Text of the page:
Conference Board Consumer Confidence Index was released this morning based on data collected through January 18. The 60.6 reading was significantly above the consensus estimate of 53.5, according to Briefing.com. Bloomberg had expected a rise to 54 based on a survey range from 50 to 57.3. Here is an excerpt from the Conference Board report:
The Conference Board Consumer Confidence Index, which had dipped in December, increased in January. The Index now stands at 60.6 (1985=100), up from 53.3 in December. The Present Situation Index improved to 31.0 from 24.9. The Expectations Index increased to 80.3 from 72.3 last month.
The Consumer Confidence Survey is based on a representative sample of 5,000 U.S. households. The monthly survey is conducted for The Conference Board by TNS. TNS is the world’s largest custom research company. The cutoff date for January’s preliminary results was January 18th.
Says Lynn Franco, Director of The Conference Board Consumer Research Center: “Consumers have begun the year in better spirits. As a result, the Index is now near levels not seen since last spring (May 2010, Index 62.7). Consumers rated business and labor market conditions more favorably and expressed greater confidence that the economy will continue to expand and generate more jobs in the months ahead. Income expectations are also more positive. Although pessimists still outnumber optimists, the gap has narrowed.” More…
The More Sobering Historical Context
Let’s take a step back and put Lynn Franco’s interpretation in a larger perspective. The chart below is intended to help evaluate the historical context for this index as a leading indicator of the economy. Toward this end I have included recessions and GDP. The linear regression through the index data shows the long-term trend of this very volatile indicator. Today’s reading of 60.6 is significantly below the 85.1 of the current regression level (28.7% below, to be precise). In other words, despite today’s nice jump, this indicator remains at levels usually associated with recessions (the double dip in the early 1980s and 1990-1991).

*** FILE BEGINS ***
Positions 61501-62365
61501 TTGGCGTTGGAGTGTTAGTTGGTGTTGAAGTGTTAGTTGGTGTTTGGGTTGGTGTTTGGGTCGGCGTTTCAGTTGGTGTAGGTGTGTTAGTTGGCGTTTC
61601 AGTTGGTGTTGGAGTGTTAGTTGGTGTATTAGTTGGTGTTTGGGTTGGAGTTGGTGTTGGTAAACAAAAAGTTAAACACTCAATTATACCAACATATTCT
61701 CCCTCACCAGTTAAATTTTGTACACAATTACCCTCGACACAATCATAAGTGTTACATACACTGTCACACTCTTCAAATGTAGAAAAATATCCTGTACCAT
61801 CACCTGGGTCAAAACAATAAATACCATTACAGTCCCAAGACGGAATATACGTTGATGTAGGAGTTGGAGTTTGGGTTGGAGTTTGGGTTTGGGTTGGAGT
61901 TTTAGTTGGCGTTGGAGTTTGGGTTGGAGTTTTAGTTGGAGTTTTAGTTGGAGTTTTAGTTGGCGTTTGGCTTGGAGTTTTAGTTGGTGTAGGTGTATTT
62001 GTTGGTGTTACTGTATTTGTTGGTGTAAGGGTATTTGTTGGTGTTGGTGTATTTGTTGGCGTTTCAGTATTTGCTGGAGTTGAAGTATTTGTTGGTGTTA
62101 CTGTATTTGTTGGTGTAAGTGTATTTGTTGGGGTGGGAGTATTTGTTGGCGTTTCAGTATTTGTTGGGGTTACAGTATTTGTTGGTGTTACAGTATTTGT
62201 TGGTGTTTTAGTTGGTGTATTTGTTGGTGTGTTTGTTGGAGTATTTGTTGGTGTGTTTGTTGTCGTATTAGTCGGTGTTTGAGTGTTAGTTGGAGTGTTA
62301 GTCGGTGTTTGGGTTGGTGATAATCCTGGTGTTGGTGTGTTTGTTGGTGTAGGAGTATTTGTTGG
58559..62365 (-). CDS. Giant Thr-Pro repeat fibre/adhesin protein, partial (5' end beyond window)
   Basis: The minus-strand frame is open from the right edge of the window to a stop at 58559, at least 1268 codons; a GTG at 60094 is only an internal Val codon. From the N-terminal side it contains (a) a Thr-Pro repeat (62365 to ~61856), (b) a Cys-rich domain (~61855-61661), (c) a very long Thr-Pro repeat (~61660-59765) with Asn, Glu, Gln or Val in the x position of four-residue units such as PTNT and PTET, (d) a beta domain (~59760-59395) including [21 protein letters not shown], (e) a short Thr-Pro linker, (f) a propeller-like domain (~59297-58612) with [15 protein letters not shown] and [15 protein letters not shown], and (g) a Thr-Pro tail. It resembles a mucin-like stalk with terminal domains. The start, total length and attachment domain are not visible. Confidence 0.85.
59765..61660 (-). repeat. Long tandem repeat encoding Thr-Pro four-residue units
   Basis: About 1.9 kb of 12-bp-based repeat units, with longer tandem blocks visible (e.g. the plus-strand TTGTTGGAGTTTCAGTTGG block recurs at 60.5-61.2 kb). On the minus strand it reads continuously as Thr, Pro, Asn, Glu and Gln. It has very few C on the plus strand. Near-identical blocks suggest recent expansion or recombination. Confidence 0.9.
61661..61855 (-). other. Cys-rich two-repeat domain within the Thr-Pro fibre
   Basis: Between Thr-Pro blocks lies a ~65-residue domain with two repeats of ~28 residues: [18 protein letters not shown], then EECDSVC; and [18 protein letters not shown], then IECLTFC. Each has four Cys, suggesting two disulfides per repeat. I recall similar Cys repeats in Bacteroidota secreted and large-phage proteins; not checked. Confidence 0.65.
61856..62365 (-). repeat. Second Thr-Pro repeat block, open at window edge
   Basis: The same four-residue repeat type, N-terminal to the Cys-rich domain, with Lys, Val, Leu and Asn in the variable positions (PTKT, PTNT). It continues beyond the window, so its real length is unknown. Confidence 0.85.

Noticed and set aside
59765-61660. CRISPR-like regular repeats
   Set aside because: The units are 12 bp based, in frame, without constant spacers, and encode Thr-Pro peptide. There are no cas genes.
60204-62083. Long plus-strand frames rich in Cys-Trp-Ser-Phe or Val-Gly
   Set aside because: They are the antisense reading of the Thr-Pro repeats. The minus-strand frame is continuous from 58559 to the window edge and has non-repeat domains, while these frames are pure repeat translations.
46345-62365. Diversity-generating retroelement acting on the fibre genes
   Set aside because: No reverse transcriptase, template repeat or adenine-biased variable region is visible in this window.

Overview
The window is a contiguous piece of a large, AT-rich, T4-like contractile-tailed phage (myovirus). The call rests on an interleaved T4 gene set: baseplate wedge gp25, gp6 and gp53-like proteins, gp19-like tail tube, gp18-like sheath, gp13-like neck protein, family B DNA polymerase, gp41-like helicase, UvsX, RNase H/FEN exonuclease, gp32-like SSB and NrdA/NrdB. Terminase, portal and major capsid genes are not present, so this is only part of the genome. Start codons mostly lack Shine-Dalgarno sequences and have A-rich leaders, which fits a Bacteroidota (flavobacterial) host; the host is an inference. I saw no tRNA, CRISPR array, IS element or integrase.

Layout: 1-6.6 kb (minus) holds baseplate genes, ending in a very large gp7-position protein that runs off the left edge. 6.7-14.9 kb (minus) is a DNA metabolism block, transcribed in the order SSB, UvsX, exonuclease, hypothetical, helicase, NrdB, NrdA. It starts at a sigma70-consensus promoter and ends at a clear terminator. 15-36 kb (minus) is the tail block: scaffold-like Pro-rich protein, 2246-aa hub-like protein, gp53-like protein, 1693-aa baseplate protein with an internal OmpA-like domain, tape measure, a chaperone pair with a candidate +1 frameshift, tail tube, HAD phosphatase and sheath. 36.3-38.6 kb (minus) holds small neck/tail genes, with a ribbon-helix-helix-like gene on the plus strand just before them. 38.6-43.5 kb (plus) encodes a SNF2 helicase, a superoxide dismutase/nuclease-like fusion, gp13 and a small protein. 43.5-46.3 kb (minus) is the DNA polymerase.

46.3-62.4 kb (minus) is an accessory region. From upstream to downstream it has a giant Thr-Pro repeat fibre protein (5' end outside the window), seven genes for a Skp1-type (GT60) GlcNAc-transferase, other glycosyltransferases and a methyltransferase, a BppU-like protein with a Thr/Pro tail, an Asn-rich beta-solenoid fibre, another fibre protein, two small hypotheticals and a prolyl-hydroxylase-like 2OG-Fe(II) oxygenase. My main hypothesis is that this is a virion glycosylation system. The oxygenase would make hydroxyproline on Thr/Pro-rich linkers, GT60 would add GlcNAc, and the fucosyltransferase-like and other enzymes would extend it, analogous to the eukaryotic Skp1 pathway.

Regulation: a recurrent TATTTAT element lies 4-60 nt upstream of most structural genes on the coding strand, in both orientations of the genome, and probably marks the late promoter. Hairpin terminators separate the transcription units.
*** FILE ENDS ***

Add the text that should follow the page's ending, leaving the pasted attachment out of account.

For an interesting comparison, see my post on the most recent Reuters/University of Michigan Consumer Sentiment Index. Here is the chart from that post.
And finally, let’s take a look at the correlation between consumer confidence and small business sentiment, the latter by way of the National Federation of Independent Business (NFIB) Small Business Optimism Index.
The NFIB index has been less volatile than the Conference Board Consumer Confidence Index, but it has likewise remained bleak despite the official end to the recession in June 2009.
Small Business Sentiment Remains in a Stealth Recession by Doug Short
Consumer (Lack of) Confidence by Doug Short
Consumer Contraction May be Bottoming by Rick Davis
Consumer Confidence is Terrible but Improving by Steven Hansen